What is Knee Arthritis?

Arthritis is a condition affecting the joints. Knee arthritis affects the hinge which makes up the knee joint. There are a number of different types of arthritis, the commonest of which is osteoarthritis. Also known as degenerative joint disease, it affects the whole joint including the cartilage, bone, ligaments and muscles. It is often thought of as “wear and tear” and is generally seen in people over 40. It often runs in families but can also occur after an injury.

What are the Symptoms?

Osteoarthritis is associated with pain and stiffness. The symptoms typically come on gradually over months or years. In the knee, pain can occur on just one side but eventually is felt globally. Pain is worse with activity but as the disease progresses can be present constantly. Night pain is common making sleep difficult. Stiffness can make it difficult to bend or completely straighten the knee. These symptoms may affect your ability to walk, negotiate stairs and do your normal daily activities. Leisure activities such as tennis, golf or bowls may become difficult or impossible.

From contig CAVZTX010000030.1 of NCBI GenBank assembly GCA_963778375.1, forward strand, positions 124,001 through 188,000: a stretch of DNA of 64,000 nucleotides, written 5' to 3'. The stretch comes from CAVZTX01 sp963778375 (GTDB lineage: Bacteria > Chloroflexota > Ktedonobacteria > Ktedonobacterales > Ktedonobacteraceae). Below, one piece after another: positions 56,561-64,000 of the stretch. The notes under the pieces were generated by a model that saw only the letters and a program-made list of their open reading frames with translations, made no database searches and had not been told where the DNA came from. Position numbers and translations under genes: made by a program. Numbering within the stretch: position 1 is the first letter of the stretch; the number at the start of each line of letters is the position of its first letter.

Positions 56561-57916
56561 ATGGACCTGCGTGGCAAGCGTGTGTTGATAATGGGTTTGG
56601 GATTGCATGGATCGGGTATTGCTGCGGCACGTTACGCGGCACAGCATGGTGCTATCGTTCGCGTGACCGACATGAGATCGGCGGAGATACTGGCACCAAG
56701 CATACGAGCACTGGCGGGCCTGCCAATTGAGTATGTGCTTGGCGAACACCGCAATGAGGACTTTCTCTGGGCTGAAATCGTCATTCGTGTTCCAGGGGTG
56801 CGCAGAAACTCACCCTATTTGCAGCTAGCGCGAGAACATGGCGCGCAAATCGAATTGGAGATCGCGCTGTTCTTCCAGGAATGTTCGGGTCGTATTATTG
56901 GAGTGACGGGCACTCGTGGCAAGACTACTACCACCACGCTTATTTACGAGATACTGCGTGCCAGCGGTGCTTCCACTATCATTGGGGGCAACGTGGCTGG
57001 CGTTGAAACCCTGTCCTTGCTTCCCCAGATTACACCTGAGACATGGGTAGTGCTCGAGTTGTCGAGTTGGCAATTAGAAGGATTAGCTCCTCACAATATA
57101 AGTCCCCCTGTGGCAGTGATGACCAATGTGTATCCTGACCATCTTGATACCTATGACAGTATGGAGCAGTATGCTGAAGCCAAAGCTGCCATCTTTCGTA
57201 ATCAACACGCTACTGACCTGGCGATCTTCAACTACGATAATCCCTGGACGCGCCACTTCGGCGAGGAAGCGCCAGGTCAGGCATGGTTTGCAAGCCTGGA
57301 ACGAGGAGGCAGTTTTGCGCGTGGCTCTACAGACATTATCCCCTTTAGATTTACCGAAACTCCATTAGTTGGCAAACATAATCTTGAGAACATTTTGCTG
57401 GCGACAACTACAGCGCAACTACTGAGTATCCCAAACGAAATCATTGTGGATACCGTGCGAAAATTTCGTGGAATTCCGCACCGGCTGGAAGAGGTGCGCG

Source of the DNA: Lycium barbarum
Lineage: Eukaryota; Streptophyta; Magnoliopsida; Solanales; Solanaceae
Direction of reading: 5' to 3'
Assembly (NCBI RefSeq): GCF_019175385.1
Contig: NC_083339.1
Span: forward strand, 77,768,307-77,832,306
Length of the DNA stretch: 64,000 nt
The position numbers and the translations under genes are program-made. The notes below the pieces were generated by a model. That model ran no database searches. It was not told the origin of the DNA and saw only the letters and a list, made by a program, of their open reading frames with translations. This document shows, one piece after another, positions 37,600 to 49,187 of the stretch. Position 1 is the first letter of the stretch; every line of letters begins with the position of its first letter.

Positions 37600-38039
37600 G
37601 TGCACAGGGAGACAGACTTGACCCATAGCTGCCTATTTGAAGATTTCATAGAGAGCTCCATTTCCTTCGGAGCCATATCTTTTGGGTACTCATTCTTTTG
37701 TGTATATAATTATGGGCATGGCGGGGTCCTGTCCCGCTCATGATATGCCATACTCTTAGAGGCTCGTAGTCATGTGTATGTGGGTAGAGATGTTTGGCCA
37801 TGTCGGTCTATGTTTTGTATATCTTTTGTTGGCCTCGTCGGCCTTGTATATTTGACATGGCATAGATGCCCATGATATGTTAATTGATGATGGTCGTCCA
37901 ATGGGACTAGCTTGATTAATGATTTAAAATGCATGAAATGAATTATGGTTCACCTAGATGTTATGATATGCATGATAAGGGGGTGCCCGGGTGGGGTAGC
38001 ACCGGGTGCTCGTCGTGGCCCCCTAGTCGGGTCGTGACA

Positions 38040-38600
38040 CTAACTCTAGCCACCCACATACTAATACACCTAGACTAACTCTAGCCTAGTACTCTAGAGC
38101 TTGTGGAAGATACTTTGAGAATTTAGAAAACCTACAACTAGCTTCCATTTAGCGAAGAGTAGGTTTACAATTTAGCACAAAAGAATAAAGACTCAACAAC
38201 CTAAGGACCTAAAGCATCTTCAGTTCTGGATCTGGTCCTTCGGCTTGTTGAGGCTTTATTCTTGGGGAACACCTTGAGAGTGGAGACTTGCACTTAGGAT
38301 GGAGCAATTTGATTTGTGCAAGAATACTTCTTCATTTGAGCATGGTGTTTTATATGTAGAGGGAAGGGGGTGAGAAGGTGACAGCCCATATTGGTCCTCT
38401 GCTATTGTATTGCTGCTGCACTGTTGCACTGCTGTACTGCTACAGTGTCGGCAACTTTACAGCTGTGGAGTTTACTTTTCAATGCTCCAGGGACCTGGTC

What is the Treatment?

Early stages of the disease can be managed without surgery. Pain often fluctuates and sometimes an acute exacerbation will settle with rest and time. Pain medication can be used and should be restricted to paracetamol or anti-inflammatories. A structured physiotherapy program can be helpful. Weight loss for those who are overweight can be beneficial as well as the use of a walking stick.

Injections such as cortisone (steroids) or PRP can be considered. Regardless of the type (or cost) of the injection, they are simply for pain relief. There is no form of injection which has been shown to stop or reverse the disease process.

Those who have symptoms which are no longer manageable with the above will often benefit from knee replacement surgery.